For some time now, there has been a lively conversation in the fire arms training industry about having all women classes. There is a school of thought that women should be integrated into classes with men, that there is no difference in the learning process between the two. Another school of thought says that there is a major difference between the way women learn and the way men learn.
Of course, to make a blanket statement in either direction would be foolish. Just as there are no two men alike and no two women alike, there are no absolutes as to how one group learns as oppose to the other. All I can do is relate my experiences with regards to how people learn and how they respond in the classroom and on the range.
From my experience, women tend to ask more questions in the classroom and on the range than men. I see the reason for this as two-fold. First, women tend to be less experienced with firearms than men, so they will, naturally, have more questions. Whereas, men who have experience with firearms may already know the answers to questions that a woman may have. However, I have seen situations where in a mixed class a man may not ask a question because he is expected to already know it and doesn’t want to embarrass himself. Women don’t seem to have that problem.
The other reason that I have seen for women asking more questions is that they tend to need and want more detailed information. They just seem to be more inquisitive. As an instructor, I find this massively refreshing. Teaching to a class that has little interaction is hard. It requires that I actively encourage the students, men and/or women to become engaged. Engagement in class encourages learning, whether it is initiated by the instructor or the student.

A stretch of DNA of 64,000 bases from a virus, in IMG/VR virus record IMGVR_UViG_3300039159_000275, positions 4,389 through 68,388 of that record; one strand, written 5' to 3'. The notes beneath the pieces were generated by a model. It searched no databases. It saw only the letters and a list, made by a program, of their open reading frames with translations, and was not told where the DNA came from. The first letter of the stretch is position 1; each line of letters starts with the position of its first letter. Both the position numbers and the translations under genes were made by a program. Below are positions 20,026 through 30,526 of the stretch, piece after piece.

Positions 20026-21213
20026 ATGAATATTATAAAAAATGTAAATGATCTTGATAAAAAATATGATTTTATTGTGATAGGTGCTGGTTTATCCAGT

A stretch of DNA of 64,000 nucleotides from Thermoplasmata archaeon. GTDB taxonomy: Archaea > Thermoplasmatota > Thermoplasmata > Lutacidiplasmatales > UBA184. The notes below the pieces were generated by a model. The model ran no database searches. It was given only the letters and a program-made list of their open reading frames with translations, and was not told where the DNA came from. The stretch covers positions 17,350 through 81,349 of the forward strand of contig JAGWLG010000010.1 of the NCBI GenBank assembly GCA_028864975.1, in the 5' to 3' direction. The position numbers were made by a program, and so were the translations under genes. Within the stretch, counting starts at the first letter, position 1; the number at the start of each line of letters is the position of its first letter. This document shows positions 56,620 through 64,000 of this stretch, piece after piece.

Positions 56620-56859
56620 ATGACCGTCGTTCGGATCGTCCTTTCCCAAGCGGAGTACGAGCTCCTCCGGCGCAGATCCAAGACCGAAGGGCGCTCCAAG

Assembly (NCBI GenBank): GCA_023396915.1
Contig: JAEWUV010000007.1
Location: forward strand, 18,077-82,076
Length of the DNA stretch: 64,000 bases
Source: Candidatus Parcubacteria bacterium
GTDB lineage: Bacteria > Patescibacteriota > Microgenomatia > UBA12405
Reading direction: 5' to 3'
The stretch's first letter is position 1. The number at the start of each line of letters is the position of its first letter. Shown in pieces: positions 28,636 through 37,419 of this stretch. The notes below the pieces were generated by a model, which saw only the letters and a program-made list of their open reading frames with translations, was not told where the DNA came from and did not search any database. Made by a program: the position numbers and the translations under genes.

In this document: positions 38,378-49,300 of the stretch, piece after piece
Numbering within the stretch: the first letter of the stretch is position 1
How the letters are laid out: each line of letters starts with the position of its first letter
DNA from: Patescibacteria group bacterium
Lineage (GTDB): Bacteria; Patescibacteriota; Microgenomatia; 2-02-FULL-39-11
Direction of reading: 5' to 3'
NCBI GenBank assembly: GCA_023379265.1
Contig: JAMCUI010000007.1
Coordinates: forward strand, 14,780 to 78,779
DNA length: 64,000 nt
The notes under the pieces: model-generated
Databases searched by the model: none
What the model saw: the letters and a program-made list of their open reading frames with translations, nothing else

As I said earlier, there is no such thing as a common formula into which you can put women or men, but these are just some of my observations. Do I advocate for all women classes? Absolutely! Some women seem to be a bit stifled in a class with men, even more so if they are in class with the husbands. Ladies in all women classes seem to be less inhibited in asking questions, and that is a good thing.
Some instructors have lower expectations of women than men. I think this is a gross mistake. Scrimping on firearms training can have tragic consequences. I am a strong believer in ensuring good training in any endeavor, including firearms training. Shooting is a fun sport but it can also be a life-saver. When your life depends on how well you were trained, you want to make sure that training was up to the task.
As an instructor, I want all of my students to have all of their questions answered. As I tell all students, the intent of the test at the end of the course is not to see how well they can take a test, but rather to make sure they have the information. I love the interaction and engagement with the students, all students. If your instructor doesn’t encourage this interaction, find a new instructor.